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Sotol Plant The sotol or "desert spoon" plant

Sotol: will Mexican moonshine conquer the US?

Sotol was first mass-produced in Mexico in the 1930s, when it developed a similar reputation as moonshine north of the border

Step aside, tequila and mezcal. There’s a new – but actually very old – drink in town.

Sotol is a spirit made from the sotol plant (dasilyrion wheeleri), which grows in the deserts of northern Mexico as well as the southern US states of Texas, New Mexico, and Arizona.

The sotol plant is a close relative of the agave, and the beverage distilled from it has been gaining in popularity over the past several years on both sides of the border. Some industry experts claim the drink’s popularity will eventually surpass that of mezcal and tequila.

“Commercially speaking, it’s where mezcal was 10 years ago,” Ricardo Pico, Vice President of the Certifying Council of Sotol told BBC World. Notable for its clear pour, herbal, smooth taste, and easy drinkability, sotol has gained many new fans over the past several years. It can be consumed straight, but also makes a good base for cocktails.

Sotol plants
Mature sotol plants Deposit Photos

The “heart” of the plant, which grows on the end of a long stem in its center, is traditionally roasted in an earthen oven, then pressed to remove the sap before being fermented. While sotol can be aged to bring out more complex flavors, it is not always part of the process.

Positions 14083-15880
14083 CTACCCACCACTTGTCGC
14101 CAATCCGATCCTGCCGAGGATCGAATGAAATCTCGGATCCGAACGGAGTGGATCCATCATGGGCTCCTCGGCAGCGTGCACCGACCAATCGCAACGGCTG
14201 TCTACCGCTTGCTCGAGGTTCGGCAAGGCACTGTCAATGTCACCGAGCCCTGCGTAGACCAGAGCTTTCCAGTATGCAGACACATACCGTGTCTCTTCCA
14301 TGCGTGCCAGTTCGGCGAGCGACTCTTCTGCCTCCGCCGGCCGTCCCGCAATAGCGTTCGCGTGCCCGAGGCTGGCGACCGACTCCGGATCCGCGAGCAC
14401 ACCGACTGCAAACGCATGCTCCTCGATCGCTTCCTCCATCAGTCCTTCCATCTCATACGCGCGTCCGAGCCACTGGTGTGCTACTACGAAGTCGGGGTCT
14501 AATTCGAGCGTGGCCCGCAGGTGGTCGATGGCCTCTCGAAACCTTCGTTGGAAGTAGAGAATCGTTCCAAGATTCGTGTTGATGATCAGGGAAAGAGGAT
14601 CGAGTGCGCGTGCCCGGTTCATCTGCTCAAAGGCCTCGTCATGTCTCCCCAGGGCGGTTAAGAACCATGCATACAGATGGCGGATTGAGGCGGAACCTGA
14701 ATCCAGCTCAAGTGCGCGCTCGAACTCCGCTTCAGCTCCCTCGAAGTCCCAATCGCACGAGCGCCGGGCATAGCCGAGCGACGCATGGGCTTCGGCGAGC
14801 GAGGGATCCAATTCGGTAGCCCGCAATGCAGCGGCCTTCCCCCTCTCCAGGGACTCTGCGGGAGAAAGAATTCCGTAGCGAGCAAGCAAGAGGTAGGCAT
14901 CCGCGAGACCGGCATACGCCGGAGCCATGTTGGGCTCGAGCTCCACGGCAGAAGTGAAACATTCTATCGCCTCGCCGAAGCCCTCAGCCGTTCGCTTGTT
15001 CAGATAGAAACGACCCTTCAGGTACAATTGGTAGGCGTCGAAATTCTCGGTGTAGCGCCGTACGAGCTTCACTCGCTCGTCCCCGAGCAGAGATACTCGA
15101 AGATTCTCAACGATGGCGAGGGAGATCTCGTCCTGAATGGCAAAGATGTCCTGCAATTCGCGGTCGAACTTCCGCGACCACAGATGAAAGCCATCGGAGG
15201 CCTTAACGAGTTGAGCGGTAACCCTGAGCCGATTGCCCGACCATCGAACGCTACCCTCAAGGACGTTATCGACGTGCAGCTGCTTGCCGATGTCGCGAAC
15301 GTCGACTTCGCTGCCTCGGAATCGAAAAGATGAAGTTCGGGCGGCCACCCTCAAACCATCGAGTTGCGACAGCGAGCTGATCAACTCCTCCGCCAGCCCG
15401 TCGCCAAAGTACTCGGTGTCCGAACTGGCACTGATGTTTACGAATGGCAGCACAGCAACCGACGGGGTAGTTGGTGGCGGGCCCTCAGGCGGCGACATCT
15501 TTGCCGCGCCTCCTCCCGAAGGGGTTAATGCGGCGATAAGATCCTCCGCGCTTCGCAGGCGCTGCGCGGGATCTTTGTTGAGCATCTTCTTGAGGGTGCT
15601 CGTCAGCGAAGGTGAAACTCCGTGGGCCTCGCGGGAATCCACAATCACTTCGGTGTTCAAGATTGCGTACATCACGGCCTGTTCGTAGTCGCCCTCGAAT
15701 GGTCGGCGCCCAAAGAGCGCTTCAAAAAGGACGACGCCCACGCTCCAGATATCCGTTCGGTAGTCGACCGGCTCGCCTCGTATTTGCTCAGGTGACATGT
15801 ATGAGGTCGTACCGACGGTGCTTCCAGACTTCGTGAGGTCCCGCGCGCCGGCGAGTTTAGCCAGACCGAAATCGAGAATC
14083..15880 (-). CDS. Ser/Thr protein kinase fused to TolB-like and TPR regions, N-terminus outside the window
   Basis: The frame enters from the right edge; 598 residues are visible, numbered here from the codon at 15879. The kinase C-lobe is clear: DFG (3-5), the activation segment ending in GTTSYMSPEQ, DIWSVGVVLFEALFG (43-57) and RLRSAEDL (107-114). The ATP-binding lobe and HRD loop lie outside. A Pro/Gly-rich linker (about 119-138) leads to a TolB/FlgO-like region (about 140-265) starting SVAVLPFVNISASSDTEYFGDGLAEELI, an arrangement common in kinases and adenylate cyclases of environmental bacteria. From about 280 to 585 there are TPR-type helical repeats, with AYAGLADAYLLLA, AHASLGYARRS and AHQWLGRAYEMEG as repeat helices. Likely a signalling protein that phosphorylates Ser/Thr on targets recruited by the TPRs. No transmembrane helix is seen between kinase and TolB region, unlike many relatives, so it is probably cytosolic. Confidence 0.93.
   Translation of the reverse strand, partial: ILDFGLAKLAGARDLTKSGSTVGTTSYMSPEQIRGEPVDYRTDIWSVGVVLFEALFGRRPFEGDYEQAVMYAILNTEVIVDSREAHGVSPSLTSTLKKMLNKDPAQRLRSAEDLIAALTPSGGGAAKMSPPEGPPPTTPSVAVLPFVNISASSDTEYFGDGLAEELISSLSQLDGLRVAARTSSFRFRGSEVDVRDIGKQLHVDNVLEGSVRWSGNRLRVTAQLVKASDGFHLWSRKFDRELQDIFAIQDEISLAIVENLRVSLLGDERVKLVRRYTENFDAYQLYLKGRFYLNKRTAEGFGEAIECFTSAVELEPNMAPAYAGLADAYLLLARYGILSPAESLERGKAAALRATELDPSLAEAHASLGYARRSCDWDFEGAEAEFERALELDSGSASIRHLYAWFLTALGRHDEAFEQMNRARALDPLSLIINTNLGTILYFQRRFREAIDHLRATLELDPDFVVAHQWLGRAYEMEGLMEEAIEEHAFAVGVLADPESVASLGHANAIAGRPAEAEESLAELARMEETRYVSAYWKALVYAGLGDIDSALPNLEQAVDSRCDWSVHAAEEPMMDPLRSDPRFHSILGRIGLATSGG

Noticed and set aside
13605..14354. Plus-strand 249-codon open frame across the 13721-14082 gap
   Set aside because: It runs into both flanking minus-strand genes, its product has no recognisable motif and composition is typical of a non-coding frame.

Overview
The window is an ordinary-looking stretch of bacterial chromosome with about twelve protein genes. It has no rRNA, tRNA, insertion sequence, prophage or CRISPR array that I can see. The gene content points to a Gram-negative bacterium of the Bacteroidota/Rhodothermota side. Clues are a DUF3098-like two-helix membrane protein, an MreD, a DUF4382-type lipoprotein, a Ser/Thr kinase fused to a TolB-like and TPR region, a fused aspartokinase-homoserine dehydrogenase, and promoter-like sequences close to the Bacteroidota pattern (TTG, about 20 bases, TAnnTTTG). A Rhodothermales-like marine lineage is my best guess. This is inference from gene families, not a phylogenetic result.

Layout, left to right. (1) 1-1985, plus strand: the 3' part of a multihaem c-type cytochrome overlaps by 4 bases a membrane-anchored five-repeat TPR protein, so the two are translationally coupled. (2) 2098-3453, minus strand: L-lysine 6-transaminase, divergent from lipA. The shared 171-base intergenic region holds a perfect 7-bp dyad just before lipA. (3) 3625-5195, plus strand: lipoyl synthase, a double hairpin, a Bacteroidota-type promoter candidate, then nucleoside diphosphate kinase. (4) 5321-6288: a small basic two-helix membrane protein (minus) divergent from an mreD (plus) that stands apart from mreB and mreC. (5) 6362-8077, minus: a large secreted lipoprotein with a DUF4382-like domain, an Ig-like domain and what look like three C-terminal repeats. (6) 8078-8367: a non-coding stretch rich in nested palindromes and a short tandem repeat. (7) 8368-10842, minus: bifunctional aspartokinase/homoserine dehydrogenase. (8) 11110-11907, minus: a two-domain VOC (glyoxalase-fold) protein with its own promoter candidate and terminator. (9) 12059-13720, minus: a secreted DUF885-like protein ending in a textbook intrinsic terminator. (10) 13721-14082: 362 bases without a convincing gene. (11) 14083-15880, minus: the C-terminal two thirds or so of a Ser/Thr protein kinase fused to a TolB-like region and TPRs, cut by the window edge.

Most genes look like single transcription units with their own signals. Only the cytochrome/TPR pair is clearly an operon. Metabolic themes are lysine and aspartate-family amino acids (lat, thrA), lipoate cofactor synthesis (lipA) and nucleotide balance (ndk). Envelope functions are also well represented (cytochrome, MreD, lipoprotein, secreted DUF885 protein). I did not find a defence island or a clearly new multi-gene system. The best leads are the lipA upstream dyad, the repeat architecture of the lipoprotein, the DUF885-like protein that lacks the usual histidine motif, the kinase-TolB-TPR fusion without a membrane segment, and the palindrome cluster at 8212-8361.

There is archaeological evidence in both present-day Mexico and Texas of the cultural importance of the sotol plant that goes back 7,000 years. More recently, the Rarámuri tribe of Chihuahua, Mexico, are believed to have made a beer-like beverage using the plant starting approximately 800 years ago. When the Spanish began colonizing the region in the 16th century, they introduced the distillation process, making sotol what it is today.

Sotol was first mass-produced in Mexico in the 1930s, when it developed a similar reputation as moonshine north of the border. The Mexican government outlawed its production in 1944, not lifting the ban until 1994, after the signing of the North American Free Trade Agreement (NAFTA).

In 2002, the Mexican government granted the beverage a designation of denomination of origin (DO), meaning that only sotol produced in the states of Durango, Chihuahua, and Coahuila can rightly be labeled as sotol (similar examples are champagne and scotch). The DO designation is recognized by the World Intellectual Property Organization.

However, when the new US-Mexico-Canada Agreement (USMCA) came into effect in 2020, sotol did not receive the denomination of origin protection enjoyed by tequila and mezcal; in fact, it was removed last minute out of fear that it would hurt producers in Texas.

As the beverage gets more attention, the debate about spirits made from local varieties of sotol plants in Texas and whether they should be labeled and marketed as sotol has heated up.

Texas producers maintain that because the plant grows “in their backyard” and they are using the same or similar techniques to produce it, then they should be allowed to continue to do so while maintaining the drink’s name.

A few vocal Mexican producers and activists believe that Mexico’s DO should be respected, for cultural reasons and economic ones. But Mexican sotoleros like Jacobo Jacquez of Sotol Don Celso see increased visibility of the beverage as a boon to both sides of the border.

Jacquez, who collaborates with Texas sotol producer Marfa Spirit Co., told Texas Monthly, sotol is “a heritage that we share.”

With reports from My San Antonio

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